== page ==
Demand in commercial, industrial sites could rise after new measures

Demand in commercial, industrial sites could rise after new measures

Interest in commercial and industrial property could shoot up as investors look for alternative opportunities following the latest tough new cooling measures for residential real estate, say experts.

Retail investors who can afford a higher capital outlay could turn to strata-titled offices and conserved shophouses that are zoned commercial, said Cushman & Wakefield’s senior director of research Christine Li.

Investors familiar with the industrial market might also take a relook at the sector, as rents for this kind of space are showing signs of stabilisation after a prolonged correction.

Ms Li also noted in a report that commercial rents have performed strongly since last year, with Grade A office space tracked by Cushman & Wakefield research now 15 per cent up from the trough in the first quarter of last year, and just 7 per cent below the highs hit in the first quarter of 2015.

She noted: “Although we do not expect residential developers to rush into acquiring commercial and industrial sites as many are not traditional commercial and industrial asset owners, over the medium term, some liquidity will still find its way back to these segments should Singapore continue to remain a compelling choice for businesses.”

According to Cushman & Wakefield, Grade A office rents in the Central Business District (CBD) accelerated in the second quarter of this year, rising by 3.9 per cent from the first three months, the fifth consecutive quarterly gain since the trough in the first quarter of last year.

REDUCED SUPPLY

This is probably a result of the increasing scarcity of Grade A space in areas such as Marina Bay and Raffles Place.

Frasers Tower received its temporary occupation permit last month with a pre-commitment rate of nearly 80 per cent. However, in this half of the year, the only Grade A CBD supply coming on stream is 18 Robinson by Tuan Sing Holdings.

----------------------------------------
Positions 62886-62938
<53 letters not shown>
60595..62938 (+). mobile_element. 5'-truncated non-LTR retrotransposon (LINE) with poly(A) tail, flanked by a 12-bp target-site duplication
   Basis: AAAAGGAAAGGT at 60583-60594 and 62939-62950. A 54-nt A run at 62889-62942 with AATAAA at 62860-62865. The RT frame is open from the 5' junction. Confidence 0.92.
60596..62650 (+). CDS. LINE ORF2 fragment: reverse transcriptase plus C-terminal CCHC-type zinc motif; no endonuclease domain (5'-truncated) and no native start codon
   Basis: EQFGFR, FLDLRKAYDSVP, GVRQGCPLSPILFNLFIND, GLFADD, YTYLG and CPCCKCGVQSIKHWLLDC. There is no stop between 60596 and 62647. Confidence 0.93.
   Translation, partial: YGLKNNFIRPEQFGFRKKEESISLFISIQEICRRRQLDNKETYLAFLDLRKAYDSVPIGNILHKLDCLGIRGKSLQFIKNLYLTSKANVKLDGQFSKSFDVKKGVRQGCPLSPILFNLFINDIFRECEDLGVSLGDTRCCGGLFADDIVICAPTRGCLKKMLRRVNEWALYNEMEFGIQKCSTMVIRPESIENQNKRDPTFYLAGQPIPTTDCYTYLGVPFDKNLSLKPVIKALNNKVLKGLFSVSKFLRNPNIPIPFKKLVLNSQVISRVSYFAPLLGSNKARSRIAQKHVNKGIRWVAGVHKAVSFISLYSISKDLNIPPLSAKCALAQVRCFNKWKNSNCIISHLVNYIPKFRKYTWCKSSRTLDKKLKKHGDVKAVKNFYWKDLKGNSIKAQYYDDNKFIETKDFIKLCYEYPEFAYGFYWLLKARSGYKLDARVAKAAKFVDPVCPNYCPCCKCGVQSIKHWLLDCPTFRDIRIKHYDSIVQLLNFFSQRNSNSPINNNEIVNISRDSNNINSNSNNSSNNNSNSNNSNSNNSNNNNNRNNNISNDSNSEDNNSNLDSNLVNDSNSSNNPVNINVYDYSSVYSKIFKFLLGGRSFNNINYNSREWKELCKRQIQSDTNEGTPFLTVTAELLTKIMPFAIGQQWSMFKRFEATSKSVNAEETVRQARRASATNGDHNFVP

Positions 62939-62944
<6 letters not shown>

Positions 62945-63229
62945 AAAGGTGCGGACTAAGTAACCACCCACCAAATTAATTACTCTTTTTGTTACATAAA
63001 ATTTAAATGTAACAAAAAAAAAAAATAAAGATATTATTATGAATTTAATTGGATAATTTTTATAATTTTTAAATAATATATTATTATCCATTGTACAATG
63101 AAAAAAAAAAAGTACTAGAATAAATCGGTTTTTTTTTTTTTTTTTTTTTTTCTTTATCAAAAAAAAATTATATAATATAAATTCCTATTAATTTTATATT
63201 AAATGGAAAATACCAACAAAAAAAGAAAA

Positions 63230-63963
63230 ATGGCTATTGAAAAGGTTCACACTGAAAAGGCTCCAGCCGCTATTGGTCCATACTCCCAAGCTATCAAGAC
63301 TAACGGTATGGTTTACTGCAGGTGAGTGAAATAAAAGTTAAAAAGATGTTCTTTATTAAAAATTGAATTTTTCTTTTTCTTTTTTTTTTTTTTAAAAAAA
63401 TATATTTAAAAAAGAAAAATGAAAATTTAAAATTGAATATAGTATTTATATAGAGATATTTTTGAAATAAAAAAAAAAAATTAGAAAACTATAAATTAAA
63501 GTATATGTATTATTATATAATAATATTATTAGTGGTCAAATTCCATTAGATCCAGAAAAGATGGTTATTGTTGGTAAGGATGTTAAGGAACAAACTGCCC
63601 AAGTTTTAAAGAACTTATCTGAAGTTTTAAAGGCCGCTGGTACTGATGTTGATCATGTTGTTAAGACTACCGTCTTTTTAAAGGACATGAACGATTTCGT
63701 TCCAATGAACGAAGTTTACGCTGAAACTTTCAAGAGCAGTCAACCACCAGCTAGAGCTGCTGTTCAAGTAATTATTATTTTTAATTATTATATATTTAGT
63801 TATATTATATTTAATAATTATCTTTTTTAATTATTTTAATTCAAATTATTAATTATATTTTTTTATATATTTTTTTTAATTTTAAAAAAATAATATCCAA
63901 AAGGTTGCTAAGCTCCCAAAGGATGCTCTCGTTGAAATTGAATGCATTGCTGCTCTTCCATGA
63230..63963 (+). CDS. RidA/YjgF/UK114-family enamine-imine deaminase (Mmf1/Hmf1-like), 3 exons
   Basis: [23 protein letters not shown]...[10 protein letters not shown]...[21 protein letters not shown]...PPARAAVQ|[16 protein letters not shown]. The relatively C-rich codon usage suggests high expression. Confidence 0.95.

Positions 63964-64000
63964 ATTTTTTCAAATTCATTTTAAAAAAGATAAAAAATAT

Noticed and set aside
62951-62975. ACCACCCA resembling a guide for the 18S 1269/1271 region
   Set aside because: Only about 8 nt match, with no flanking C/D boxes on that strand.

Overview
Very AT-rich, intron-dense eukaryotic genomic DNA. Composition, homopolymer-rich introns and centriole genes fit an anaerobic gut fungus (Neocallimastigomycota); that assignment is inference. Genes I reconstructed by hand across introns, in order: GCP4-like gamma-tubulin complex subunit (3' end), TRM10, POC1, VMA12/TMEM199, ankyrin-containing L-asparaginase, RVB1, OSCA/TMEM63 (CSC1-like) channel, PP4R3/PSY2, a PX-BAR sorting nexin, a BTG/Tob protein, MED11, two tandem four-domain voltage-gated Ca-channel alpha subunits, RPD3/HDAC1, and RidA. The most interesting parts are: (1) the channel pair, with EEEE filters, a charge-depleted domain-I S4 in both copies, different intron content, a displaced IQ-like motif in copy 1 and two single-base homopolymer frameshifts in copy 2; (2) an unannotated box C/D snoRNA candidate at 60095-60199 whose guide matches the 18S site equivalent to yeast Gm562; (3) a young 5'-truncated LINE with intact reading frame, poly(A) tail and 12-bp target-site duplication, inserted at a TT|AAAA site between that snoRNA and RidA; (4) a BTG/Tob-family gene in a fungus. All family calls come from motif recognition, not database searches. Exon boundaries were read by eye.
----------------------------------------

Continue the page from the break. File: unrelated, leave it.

This should bode well for office demand over the next few years. Companies usually prefer premium buildings with larger and more efficient floor plates.

There was more leasing activity late last year and earlier this year with the completion of Marina One, UIC Building and Frasers Tower as companies were aiming to relocate to these premium buildings.

Supply continues to favour office landlords until 2020 or so, with the annual supply of Grade A CBD office anticipated to stay below the historical annual average of one million sq ft.

The next large wave of supply totaling an estimated 1.9 million sq ft is expected to come in 2021, including the Central Boulevard Government Land Sales site and CapitaSpring.

The second half of this year could see less activity as most of the occupier demand, especially from the co-working operators, has been satisfied.

Rising CBD rents have prompted some occupiers to consider decentralised locations. Pre-leasing at Paya Lebar Quarter is now close to 80 per cent, with SMRT, Great Eastern and NTUC taking up large spaces in the new integrated project.

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